Secondly, we need to have a bigger conversation amongst ourselves. Let the men that you are friends with know that they can be honest with you, about anything, and it won’t change your relationship. If your sole aim in life is to be a group of ‘top lads’, know that this is still possible by being open and emotional. Being honest about what you’re going through makes you so much more of a man than you may know, because it takes real courage to stand up and say something when the chips may be stacked against you. If we start a greater conversation around suicide, do away with the stigma and let men know that it’s okay to admit how they’re really feeling, they will seek the help they need. We all have a responsibility to tackle the silence that leads to suicide. 

If you’re struggling, open up to someone. Suicide and depression feed off the secrets, and one conversation can kick-start recovery in a way you might think impossible; it did with me. And if you know someone who has or may have depression, don’t be afraid to talk about it – it could save their life. 

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George, WOW!! Great blog mate

George, WOW!! Great blog mate and very powerful. I have depression/anxiety and still find it difficult to admit to certain people I struggle. I have a great wife and family who when the dip hits I always talk.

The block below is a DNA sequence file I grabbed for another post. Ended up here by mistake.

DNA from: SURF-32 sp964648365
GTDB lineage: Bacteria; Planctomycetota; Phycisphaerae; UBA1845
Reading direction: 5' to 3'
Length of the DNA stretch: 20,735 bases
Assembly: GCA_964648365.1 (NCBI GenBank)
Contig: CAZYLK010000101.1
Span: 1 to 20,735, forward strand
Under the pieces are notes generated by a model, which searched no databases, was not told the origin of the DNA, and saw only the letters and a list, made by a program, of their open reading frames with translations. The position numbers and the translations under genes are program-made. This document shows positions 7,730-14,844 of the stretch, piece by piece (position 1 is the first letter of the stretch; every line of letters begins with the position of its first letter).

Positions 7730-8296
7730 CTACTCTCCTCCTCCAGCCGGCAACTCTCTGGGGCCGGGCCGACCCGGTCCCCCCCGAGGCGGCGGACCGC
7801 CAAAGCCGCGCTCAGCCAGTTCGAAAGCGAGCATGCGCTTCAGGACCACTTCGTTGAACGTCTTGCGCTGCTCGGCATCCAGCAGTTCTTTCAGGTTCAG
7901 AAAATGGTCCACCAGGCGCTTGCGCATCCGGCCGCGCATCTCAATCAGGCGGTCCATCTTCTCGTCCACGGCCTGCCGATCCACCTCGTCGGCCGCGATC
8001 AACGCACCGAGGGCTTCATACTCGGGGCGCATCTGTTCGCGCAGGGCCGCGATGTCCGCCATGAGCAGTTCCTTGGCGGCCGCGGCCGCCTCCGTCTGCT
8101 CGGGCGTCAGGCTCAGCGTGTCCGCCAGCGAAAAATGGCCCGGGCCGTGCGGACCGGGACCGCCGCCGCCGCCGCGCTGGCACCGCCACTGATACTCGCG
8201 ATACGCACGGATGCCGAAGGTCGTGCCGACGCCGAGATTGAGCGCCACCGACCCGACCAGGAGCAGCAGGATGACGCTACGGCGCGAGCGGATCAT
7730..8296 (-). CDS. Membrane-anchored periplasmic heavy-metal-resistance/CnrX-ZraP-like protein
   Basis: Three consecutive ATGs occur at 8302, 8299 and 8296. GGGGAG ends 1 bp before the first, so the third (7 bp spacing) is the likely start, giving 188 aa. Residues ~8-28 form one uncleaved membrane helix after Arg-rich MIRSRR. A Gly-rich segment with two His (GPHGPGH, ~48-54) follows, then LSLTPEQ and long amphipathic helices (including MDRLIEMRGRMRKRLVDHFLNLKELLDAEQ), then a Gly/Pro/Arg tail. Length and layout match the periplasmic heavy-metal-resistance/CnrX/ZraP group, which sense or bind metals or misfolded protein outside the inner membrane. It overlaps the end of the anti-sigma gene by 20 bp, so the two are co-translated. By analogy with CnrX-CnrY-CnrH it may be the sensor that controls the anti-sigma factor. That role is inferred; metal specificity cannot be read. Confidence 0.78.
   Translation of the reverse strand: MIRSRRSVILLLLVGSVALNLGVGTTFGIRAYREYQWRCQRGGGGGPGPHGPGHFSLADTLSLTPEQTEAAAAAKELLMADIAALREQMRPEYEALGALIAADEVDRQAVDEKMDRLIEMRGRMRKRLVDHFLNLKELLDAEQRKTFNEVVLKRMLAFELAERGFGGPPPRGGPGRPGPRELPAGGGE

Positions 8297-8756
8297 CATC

Hey Mike! Thanks for your comment, I really appreciate it :) It's definitely tough - it took me almost a year to open up to anyone (including my family and my girlfriend), after which time I still kept it a secret from the majority of people. As it became necessary for me to tell more and more people I realised there were more and more people willing to support me, so now I'm very open about it all. But what I noticed was the huge lack of understanding and knowledge with mental health issues, which is made especially worse in men who are told to "man up" - hence the reason I wrote this post to try and get a bit of a conversation going around the subject. Thanks again for your comment - I hope you're doing well now, always here if you need to chat! George

George's message

Hi George well done on such an honest and powerful article ...very poignant for me as my brother died by suicide in February this year. I am still crying daily and the brother I remember wouldn't have done what he did I really think it was a cry for help. He had given up and yes I agree talking helps but he was inconsistent with his talking to his gp one day fine next day not...he definitely didn't know where to go with or what to do with the blackNess that was suffocating his heart. I really think changing lifestyle habits are a start ..I know as I suffer from depression also and due to my brothers death I have changed my own habits. Self medication is a huge problem for sufferers with depression whether it be drink drugs etc as we get our dopamine kick from abusing these so talking while walking and taking dopamine rich foods and supplements are definitely a good start..I will keep doing this daily in memory of my brother Ray who gave up fighting but who has made huge changes in so many people's lives since his death because we all loved him so much and he lit up everyone's life he should still be here. Best of luck to you George and we'll done again ;-)